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Places to Puff

In Havana, One Can Smoke Just About Anywhere, But A Few Time-Honored Haunts Guarantee A Memorable Experience
James Suckling
From the Print Edition:
The Cuba Issue, May/Jun 99

Jack Newhouse has been living in Havana for nearly two years, hustling local women and surviving off small business deals. An American who admits to such conduct is either telling tall tales or bragging of incredibly ballsy entrepreneurship. Then again, maybe he's working for the CIA.

Seated at the Relicario Bar at the Hotel Meliá Cohiba, Newhouse (not his real name) savors a Cohiba Robusto and sips a Cristal beer out of a long-necked glass bottle. Sporting khaki trousers, a blue Lacoste polo shirt and Cole-Haan penny loafers, the tall and slender Newhouse looks more like a recreational golfer than a businessman whiling away the afternoon in a dark and cool cigar bar.

That, of course, is part of Havana's lure: you never know whom you'll meet in its cigar establishments. While finding a place to smoke is not difficult, since you can light up just about anywhere, only a handful of places offer a truly sublime smoking experience.

One of the foremost venues in which to smoke is El Floridita, located in Old Havana. There's no better way to get into the Cuban spirit than to sit at the bar and puff on a premium habano while listening to the string quartet play Cuban folk music and watching the red-jacketed bartenders serve clients. El Floridita is known for its frosty Daiquiri, which is a great way to cool down after a hot afternoon walking the streets of the city. The tart and refreshing flavors of the cocktail are a perfect foil to the spicy and rich character of a Cuban cigar, such as a Montecristo No. 2 or a Partagas Serie D No. 4.

Ask for a "Daiquiri Nature," which is the hand-shaken version of the drink.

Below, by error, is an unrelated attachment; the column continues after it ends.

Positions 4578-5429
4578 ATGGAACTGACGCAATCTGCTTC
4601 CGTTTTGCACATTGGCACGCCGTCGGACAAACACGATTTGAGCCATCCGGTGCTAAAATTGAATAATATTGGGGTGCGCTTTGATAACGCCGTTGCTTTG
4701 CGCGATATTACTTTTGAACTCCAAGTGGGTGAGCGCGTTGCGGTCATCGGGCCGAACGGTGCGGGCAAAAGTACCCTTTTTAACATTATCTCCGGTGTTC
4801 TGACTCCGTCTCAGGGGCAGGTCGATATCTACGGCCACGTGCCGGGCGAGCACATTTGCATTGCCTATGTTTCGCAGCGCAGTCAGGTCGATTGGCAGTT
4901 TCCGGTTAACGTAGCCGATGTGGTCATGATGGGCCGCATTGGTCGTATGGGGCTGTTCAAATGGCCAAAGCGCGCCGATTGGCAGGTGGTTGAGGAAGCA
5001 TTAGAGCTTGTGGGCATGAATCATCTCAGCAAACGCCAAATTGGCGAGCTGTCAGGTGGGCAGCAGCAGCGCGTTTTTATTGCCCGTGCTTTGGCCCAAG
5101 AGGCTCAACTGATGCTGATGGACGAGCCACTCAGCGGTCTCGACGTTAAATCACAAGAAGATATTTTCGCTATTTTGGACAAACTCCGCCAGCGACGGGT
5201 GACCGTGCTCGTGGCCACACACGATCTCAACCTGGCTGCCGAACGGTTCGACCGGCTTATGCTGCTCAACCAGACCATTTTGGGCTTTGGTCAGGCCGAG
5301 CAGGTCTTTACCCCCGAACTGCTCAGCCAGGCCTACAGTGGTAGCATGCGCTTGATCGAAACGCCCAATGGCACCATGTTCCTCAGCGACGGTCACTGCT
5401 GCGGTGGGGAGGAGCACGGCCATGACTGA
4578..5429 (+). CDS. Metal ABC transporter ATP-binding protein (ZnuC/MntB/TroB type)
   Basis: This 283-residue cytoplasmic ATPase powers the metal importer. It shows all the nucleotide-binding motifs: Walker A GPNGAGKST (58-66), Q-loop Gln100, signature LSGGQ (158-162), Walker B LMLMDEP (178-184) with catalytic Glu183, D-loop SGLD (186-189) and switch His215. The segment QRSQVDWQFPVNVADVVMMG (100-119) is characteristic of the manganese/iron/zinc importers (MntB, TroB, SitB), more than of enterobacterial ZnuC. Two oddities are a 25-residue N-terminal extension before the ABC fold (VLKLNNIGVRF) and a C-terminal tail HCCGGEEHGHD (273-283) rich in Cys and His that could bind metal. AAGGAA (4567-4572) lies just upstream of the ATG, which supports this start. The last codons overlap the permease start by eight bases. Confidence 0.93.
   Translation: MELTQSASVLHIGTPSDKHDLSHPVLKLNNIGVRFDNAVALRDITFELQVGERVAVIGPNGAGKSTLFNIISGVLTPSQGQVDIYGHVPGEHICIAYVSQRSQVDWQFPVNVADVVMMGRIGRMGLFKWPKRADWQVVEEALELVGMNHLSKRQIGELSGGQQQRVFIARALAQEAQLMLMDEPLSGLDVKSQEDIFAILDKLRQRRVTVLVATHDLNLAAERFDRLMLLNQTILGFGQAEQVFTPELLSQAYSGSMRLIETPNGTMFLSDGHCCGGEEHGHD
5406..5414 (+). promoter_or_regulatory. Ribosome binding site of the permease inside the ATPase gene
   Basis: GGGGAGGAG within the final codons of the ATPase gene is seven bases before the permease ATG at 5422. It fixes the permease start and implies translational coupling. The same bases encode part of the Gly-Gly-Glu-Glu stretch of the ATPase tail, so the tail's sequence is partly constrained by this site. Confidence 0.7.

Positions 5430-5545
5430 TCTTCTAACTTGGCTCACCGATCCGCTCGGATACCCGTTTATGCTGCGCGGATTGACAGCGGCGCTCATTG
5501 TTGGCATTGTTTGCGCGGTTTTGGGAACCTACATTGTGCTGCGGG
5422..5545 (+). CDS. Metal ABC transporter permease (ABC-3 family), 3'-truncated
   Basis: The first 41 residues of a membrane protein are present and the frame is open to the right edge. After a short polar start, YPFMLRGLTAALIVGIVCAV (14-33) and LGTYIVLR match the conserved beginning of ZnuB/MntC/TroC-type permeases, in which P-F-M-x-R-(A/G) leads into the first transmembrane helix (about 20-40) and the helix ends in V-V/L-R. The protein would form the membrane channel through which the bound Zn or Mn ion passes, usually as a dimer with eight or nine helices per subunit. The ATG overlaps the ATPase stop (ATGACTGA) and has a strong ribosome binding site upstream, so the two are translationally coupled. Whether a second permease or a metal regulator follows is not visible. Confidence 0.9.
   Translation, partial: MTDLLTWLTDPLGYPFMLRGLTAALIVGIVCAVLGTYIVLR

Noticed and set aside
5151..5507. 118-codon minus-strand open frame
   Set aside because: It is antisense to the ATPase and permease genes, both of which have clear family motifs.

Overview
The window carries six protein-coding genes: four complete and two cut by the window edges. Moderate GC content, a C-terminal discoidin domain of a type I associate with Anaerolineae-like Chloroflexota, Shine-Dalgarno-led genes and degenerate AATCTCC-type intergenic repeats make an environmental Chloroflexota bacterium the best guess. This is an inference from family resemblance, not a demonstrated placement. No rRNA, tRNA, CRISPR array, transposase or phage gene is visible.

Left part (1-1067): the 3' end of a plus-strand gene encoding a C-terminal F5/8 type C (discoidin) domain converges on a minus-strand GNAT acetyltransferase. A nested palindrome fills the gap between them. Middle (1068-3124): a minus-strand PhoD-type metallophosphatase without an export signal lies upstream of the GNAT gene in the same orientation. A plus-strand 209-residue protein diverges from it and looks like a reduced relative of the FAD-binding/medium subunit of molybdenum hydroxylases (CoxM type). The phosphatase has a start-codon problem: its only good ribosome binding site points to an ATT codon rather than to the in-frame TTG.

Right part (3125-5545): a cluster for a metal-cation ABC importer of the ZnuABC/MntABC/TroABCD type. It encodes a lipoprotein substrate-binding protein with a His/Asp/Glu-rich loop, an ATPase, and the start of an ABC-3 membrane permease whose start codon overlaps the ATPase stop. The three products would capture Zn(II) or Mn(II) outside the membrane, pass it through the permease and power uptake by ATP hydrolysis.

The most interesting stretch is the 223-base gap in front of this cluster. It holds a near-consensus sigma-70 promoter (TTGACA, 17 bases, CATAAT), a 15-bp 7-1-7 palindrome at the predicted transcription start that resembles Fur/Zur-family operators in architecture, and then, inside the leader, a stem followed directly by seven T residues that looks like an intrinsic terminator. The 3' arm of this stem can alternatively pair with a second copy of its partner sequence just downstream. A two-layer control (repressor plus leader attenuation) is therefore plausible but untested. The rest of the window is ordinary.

Besides El Floridita, several other places provide an inviting setting in which to light up, and not all are cigar bars or cafés or even indoors. Some cigar aficionados like to relish their habanos as they stroll down the city streets, surveying Havana's myriad sights, smells and sounds.

Here is a list of some of the best places to smoke in the city. Remember to bring your own cigars as most places, with the exception of cigar shops and cigar bars, do not stock them. Outside Cuba, telephone numbers require the 53-7 prefix.

El Floridita
Obispo No. 557
La Habana Vieja
Phone: 63 10 60, 63 10 61, 63 11 11
A trip to Havana wouldn't be complete without stopping at this watering hole. Maybe it's the ghost of Ernest Hemingway that beckons people back? The literary giant had it right when he said "my daiquiri in the Floridita and my mojito in the Bodeguita." The only drawback is that some customers are often more interested in having their pictures taken at the bar than enjoying the ambience.

Calle Obispo
La Habana Vieja
A walk down Old Havana's main thoroughfare is a must. Begin with a quick drink at El Floridita and finish with a coffee at the Hotel Ambos Mundos near the Plaza de Armas. The street is alive and bustling with a variety of stores and plenty of bars and coffee shops to try. This is a totally sensual way to experience the city; you can literally smell, taste, hear and feel the environment. View the crumbling but beautiful colonial architecture. Breathe in the aromas of grilled food, burning oil and cigar smoke. Smoking a cigar as you walk the dusty, bumpy road only enhances your senses. It will also attract a number of beggars and counterfeit cigar hawkers. But that's all part of the charm of Havana.


La Casa del Habano
Fabrica Partagas (Francisco Perez German)
Industria No. 520 entre Dragones y Barcelona
La Habana Vieja
Phone and fax: 33 80 60
No matter when you visit this cigar shop on the ground floor of the Partagas factory, there's always someone sitting at the bar drinking coffee and puffing on a cigar who's more than willing to strike up a conversation. It could be a wealthy American who recently docked his boat at the Marina Hemingway and who wants to smoke as many Cuban cigars as possible before heading back to Miami. Or it could be a Spanish cigar merchant who wants information on where to find the best double coronas or robustos. This is the place to go to get a feel for the cigar culture of the city.


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